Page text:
In most developing countries like Ethiopia, the quality of data base on residential water consumption often poses problem in demand estimation. As opposed to developed countries, where all household obtain water through a pipe network, the market for household water demand in many developing countries show much variation. Households  may have connected to pipe network and use water exclusively from private tap .But they may also combine piped water with water from well , public tap or purchase water from venders.Little is known about households behavior regarding factors driving their choice .As a result ,policy decision are not very well informed (ibid).
When the water supply one of the cities in Ethiopia, mekelle, is considered, the old boreholes need rehabilitation pumps and all the pipe lines want replacement .The construction of additional boreholes is also required to fulfill the current demand .However all these activities need high capital out lays. The service beneficiaries are required to pay for the improved water service .Thus to improve the water supply situation of the city, demand side information is highly required.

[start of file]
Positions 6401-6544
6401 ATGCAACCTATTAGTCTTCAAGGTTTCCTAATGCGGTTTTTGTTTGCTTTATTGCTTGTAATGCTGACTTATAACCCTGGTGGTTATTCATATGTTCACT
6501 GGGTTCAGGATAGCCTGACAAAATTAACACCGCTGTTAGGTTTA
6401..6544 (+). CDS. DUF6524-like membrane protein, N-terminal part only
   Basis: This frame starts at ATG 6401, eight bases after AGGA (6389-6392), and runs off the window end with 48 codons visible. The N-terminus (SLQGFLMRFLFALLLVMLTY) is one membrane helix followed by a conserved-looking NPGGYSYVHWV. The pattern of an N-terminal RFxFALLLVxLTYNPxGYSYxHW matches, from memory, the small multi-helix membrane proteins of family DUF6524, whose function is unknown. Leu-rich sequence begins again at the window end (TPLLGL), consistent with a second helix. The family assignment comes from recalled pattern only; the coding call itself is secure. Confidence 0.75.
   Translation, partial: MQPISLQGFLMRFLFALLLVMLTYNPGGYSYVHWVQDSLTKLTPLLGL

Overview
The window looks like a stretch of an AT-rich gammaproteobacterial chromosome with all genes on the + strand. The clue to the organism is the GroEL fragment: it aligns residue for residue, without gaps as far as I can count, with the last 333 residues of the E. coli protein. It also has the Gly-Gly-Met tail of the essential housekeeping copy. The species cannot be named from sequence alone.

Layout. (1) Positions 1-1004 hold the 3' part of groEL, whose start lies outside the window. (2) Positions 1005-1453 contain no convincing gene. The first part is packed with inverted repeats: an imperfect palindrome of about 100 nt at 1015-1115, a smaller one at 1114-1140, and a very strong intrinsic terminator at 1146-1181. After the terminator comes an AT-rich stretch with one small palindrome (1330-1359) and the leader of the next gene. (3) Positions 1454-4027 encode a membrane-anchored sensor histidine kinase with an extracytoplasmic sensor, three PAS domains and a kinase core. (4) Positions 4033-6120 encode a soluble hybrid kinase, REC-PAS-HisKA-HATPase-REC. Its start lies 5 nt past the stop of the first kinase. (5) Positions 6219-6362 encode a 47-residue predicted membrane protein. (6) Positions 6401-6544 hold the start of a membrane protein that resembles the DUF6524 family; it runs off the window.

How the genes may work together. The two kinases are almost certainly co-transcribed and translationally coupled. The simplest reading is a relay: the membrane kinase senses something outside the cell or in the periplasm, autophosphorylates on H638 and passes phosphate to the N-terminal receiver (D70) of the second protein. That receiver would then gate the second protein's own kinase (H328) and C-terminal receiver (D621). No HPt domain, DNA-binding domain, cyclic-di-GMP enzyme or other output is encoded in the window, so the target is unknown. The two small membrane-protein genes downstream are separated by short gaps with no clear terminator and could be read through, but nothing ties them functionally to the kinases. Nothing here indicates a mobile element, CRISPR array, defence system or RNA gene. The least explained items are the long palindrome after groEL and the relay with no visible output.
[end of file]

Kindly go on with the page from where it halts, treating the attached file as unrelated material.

Even though varities of studies have been conducted in this area, the city of mekelle is facing problem in demand management and expanding service levels .This study is destined to analyze the major determinants of water demand in mekelle city by collecting information from the users side and suppliers as well .A similar study conducted in this area by Fekadu (2007),explains the major problem of water in the city by analyzing the supply side only .And concludes that for equitable usage of water ,the city of mekelle  should improve the water distribution means use and its water management policies .But an improvement in the water use cannot came only due to better supply of water ,but also problems related with the demand side should be analyzed to reach at better conclusion.
And also studies have been conducted outside mekelle in analyzing factors affecting households’ water consumption. A study made by Mequanent (1998) shows that the demand for water increase with population growth, urbanization and high accessibility to a taped water supply .He did not observe socio economic characteristics like income, household size and educational level of household head which are major determinants of the demand for water.